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Geophysicist Zoback to receive 'exceptional service' award

Mark Zoback, professor of geophysics, will receive the Kenneth M. Cuthbertson Award for exceptional service to Stanford University at graduation ceremonies on Sunday, June 14.

Zoback was cited for "breathing new life into the honor code and fundamental standard," and for his "exemplary leadership" of the Committee of 15, the group charged with formulating a new judicial charter for Stanford after several previous attempts to modify the 1969 version had failed.

The revised charter, which sets out disciplinary procedures for enforcing campus behavior codes, was drafted by the committee, but had to be ratified by the president and the faculty and student senates before it could be implemented, a two-year-process that ended in the spring of 1997. Zoback, an expert on stress in the earth's crust, proved he could dissipate tension along human faultlines, fellow committee members said in nominating him. They noted his exceptional efforts to reach out to students, faculty, staff and alumni in order to make sure every group had input into the committee's proposal.

The revised charter streamlined the judicial process so that cases brought against students are resolved in a more timely manner and with fellow students involved in adjudicating them.

Zoback's down-to-earth style, fairness and good humor set a productive tone for their meetings, fellow committee members said. Members of the student senate recalled his stamina to work with them through marathon meetings, even on weekends.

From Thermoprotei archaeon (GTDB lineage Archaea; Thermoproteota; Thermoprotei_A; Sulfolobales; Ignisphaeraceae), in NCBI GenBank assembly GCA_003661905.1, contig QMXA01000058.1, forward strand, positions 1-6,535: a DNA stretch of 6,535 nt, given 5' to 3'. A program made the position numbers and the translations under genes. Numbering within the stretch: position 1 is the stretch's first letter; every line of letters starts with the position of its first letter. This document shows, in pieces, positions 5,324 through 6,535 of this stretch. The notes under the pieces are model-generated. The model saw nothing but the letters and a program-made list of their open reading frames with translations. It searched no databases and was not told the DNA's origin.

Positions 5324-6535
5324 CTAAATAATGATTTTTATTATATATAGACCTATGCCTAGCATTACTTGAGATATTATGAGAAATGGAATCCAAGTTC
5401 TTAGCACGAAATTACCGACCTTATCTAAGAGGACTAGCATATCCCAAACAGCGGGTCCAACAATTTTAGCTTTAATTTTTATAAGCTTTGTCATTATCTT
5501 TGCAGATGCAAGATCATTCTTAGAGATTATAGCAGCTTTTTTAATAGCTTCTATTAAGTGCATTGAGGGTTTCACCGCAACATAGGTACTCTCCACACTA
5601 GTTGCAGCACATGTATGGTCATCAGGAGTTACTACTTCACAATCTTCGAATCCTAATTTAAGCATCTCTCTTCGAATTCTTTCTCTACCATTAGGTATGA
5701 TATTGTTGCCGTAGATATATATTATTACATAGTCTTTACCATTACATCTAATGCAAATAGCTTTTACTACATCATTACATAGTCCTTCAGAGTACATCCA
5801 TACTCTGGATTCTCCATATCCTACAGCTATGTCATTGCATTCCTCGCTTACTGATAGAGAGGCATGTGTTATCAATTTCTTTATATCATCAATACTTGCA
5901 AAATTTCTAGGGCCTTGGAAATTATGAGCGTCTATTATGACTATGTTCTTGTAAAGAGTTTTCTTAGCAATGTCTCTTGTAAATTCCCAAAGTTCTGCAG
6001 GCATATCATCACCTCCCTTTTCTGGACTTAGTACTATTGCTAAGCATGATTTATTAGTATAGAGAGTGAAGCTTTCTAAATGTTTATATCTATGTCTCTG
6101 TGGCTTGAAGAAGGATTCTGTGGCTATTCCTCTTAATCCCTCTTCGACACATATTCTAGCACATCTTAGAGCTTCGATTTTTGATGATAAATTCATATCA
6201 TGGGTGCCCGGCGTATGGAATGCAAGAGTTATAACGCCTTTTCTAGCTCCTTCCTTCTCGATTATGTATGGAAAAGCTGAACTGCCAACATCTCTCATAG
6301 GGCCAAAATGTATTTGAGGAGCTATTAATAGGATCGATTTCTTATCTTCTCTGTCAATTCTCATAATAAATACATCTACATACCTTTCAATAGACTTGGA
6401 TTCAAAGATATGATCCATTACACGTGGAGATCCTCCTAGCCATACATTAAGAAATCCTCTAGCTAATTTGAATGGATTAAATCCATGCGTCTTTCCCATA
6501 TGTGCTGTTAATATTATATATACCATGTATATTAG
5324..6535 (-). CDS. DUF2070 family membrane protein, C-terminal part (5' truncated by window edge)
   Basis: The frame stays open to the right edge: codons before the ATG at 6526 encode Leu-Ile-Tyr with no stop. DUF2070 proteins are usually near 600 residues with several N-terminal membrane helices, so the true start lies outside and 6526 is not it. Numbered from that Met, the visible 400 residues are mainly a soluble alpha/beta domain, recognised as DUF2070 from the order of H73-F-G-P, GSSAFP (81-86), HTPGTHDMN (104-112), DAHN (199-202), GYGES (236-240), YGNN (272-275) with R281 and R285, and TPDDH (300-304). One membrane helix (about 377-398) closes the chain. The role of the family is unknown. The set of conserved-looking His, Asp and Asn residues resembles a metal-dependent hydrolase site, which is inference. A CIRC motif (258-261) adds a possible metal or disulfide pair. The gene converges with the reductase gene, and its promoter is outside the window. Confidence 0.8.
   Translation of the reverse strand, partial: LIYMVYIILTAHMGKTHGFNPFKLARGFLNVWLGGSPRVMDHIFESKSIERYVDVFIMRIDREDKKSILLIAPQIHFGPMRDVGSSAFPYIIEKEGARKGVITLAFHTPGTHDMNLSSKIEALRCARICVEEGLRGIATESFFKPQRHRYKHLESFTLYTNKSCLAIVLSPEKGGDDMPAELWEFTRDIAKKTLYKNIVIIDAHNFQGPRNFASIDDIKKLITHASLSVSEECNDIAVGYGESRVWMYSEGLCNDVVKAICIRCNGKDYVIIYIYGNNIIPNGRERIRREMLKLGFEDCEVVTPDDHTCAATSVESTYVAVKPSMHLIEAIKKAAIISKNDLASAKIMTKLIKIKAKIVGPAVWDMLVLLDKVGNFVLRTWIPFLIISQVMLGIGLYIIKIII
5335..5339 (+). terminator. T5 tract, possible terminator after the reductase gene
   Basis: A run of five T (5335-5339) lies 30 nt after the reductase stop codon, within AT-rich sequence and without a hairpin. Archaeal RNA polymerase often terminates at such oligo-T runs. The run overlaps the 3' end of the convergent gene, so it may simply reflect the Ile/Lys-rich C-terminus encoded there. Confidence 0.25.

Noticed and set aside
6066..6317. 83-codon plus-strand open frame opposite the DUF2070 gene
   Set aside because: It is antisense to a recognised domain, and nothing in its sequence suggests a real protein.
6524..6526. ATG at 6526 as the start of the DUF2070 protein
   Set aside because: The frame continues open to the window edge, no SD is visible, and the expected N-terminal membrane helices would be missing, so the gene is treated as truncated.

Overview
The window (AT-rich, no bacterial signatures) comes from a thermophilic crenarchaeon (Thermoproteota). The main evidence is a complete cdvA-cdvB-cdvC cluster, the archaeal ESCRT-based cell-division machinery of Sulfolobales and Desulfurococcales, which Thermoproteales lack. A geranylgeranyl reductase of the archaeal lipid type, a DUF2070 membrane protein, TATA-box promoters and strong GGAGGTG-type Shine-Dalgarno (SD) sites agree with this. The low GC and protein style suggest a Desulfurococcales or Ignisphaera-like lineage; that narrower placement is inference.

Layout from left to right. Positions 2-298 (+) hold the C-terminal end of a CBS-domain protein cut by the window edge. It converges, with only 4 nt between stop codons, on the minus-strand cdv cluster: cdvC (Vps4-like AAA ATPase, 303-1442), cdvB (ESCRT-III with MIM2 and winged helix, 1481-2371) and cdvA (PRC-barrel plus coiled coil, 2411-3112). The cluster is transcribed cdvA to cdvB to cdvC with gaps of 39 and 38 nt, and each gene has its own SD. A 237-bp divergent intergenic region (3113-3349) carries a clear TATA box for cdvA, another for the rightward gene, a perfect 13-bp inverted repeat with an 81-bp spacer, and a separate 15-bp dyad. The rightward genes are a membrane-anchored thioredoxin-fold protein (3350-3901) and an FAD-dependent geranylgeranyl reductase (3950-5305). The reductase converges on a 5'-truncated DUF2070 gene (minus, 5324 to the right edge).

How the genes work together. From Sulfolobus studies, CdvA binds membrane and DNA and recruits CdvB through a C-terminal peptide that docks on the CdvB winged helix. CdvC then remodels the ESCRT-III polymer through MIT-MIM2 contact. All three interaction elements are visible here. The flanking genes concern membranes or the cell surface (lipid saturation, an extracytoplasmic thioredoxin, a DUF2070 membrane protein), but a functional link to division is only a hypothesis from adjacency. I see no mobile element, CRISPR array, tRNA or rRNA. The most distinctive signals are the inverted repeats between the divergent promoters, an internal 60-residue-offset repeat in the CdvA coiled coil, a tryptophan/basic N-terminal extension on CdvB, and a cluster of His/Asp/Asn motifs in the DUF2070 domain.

Zoback received his doctoral degree from Stanford in 1975 and came back first as a consulting professor. A recognized leader in earth stress measurement, he was offered tenure in the geophysics department in 1984 and has been most often in the news for his research related to earthquakes. He became involved with the honor code in a major way in 1993 when, as chair of the geophysics department, he required dozens of students to retake the final exam in a course where there were reports that some students who had been permitted to take the exam early had shared information with others.

The university service award was created in 1981 to honor Cuthbertson, a Stanford vice president for development who retried in 1977. He was the first recipient of the award, which is open to all members of the university community.


By Kathleen O'Toole

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